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Play ball! Basketball posing taxing tests for Gov. Walker

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Matt Pommer
May 4, 2014

The sale of the Milwaukee Bucks basketball team will provide a high-profile taxing and leadership test for Gov. Scott Walker.

The key to keeping the team in Milwaukee is construction of a modern stadium with lots of seats. No price estimate has been issued for such a facility, but it could costs hundreds of millions of dollars.

Herb Kohl, the former U.S. senator who owned the team, has pledged $100 million, and the new owners have agreed to contribute another $100 million. But public dollars will be needed for such a huge project, according to Franklyn Gimbel, chairman of the Wisconsin Center District in downtown Milwaukee. But the district already has tens of millions of bonds that won’t be paid off for 18 years.

“There’s a little space to travel until the public buys in to supplement it with some kind of tax,” Gimbel told the Milwaukee Journal Sentinel.

Three nearby Republican-dominated counties—Waukesha, Ozaukee and Racine—have indicated they don’t want to help provide any tax money. They are among counties paying an additional 0.1 per cent sales tax to help pay for Miller Park, the baseball stadium that is home to the Milwaukee Brewers.

Gov. Scott Walker doesn’t appear anxious to play an early leadership role. He has other things on his mind: getting re-elected governor and then competing for the Republican nomination for president or vice president in the 2016 election.

The governor said he first wanted to hear from local officials about the basketball situation. Proponents of a new stadium say it would hurt Milwaukee’s image as a “major-league city” if the new owners were to move the Bucks to a different city. It’s Walker’s image that could be affected if he were to champion some sort of tax to pay for a new basketball arena.

A new or expanded tax would need approval of the Legislature and the governor. Walker is ahead in his bid for re-election, and gerrymandering has assured that Republicans will continue to control the next Legislature.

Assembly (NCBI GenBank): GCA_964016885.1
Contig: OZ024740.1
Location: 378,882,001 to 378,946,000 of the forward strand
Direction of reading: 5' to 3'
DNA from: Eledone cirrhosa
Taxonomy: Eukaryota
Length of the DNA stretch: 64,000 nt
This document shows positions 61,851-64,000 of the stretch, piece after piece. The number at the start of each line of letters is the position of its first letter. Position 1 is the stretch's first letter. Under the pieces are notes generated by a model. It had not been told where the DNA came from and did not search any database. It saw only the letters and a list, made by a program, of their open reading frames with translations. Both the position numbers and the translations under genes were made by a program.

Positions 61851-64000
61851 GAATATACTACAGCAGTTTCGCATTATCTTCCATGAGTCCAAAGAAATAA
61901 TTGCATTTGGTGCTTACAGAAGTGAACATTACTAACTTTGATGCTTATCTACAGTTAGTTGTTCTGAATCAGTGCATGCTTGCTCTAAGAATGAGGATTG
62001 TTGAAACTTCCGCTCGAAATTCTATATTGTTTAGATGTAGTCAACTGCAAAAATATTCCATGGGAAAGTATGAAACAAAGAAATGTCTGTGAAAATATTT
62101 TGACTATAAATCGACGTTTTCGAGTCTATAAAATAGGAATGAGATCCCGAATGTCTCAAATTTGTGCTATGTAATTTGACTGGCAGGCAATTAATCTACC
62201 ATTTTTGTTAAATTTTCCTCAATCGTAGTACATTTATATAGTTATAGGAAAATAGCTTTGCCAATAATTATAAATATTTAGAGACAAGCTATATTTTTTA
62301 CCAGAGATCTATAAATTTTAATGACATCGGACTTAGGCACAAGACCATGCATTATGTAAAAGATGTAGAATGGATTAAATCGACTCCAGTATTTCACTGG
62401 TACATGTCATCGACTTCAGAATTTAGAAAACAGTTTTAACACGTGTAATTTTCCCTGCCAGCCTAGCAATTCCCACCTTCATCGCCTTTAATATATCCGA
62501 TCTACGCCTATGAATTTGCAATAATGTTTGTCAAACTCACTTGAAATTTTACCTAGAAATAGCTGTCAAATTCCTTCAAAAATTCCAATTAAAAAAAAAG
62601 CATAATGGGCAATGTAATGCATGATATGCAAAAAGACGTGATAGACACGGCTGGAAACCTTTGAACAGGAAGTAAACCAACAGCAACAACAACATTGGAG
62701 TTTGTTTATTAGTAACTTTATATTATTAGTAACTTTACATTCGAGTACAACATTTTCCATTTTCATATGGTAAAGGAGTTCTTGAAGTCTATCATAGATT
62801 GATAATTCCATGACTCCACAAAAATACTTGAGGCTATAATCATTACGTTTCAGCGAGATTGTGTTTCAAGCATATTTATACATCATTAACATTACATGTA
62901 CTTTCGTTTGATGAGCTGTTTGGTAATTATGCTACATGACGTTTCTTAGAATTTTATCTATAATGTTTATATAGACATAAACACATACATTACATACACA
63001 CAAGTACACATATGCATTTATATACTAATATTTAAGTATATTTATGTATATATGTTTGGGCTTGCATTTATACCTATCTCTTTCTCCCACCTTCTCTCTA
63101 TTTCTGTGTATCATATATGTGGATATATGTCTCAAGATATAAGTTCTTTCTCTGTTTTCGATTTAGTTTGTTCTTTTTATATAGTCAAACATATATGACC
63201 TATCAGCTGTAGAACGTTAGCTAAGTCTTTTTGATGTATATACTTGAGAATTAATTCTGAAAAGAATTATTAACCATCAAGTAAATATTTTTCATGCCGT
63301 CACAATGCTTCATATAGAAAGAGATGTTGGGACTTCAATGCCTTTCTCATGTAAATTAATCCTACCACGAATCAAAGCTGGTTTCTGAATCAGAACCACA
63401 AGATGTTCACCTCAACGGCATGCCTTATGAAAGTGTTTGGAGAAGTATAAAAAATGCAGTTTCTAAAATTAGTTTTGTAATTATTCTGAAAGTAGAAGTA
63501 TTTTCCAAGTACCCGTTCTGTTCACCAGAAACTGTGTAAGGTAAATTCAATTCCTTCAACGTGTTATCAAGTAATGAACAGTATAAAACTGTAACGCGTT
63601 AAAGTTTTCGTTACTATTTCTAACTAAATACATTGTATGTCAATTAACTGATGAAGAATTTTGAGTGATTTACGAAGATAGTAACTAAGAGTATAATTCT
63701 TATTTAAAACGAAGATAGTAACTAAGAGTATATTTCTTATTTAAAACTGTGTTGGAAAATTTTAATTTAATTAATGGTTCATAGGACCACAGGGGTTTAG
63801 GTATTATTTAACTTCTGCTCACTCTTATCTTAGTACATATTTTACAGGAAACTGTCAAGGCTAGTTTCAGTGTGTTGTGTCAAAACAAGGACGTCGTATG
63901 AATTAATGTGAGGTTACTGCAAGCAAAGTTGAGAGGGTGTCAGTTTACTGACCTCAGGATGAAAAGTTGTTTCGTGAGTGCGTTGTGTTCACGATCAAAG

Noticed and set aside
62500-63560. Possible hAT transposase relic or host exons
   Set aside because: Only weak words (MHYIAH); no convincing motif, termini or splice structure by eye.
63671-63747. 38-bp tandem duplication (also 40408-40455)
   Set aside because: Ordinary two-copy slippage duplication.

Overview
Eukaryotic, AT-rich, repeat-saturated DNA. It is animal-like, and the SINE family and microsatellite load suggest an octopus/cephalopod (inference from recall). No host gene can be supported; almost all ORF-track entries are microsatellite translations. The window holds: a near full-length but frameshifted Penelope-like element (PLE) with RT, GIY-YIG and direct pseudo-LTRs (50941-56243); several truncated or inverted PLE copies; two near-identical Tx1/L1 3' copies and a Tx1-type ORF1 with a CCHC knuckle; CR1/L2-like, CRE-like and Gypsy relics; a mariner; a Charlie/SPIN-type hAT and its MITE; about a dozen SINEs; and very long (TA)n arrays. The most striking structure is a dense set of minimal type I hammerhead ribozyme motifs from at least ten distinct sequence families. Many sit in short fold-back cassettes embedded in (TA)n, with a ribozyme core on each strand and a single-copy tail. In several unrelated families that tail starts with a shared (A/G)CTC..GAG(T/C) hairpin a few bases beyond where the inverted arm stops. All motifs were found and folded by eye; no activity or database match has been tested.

Athletic arenas can be tough issues for politicians. Democratic Gov. Tony Earl lost a bid for a second term in 1986 when he backed the idea of building a state prison near County Stadium, then the home of the Milwaukee Brewers. Owner Bud Selig wanted a new stadium near County Stadium.

In the 1986 election, Republican gubernatorial candidate Tommy Thompson ran TV ads showing a prison being dropped onto County Stadium. Nearly a decade later, Thompson led the fight for the five-county sales tax increase to help finance Miller Park.

Thompson says that legislative struggle was the toughest issue he faced in 14 years as governor. Retired Brewers’ heroes such as Henry Arron and Robin Yount came to the state Capitol to sway legislators. The State Ethics Board gave its approval to allow the ex-heroes to sign autographs for the elected officials.

But it was Thompson who provided the political push that led to an all-night session in which the state Senate gave final legislative approval for the sales tax plan. Thompson was not shy about the leadership role he played.

Promoting a local tax for professional basketball will be more difficult than Thompson’s effort for professional baseball. But Wisconsin has several top-flight college teams, including Marquette and UW-Green Bay. The UW-Madison basketball team, which almost got to the national collegiate championship game this year, has captured the hearts of most Wisconsin basketball fans.

Matt Pommer writes this Wisconsin Newspaper Association weekly state government newsletter. He is dean of the state Capitol correspondents, having covered government action in Madison for 36 years. Readers can contact Pommer at mpommer@sbcglobal.net.



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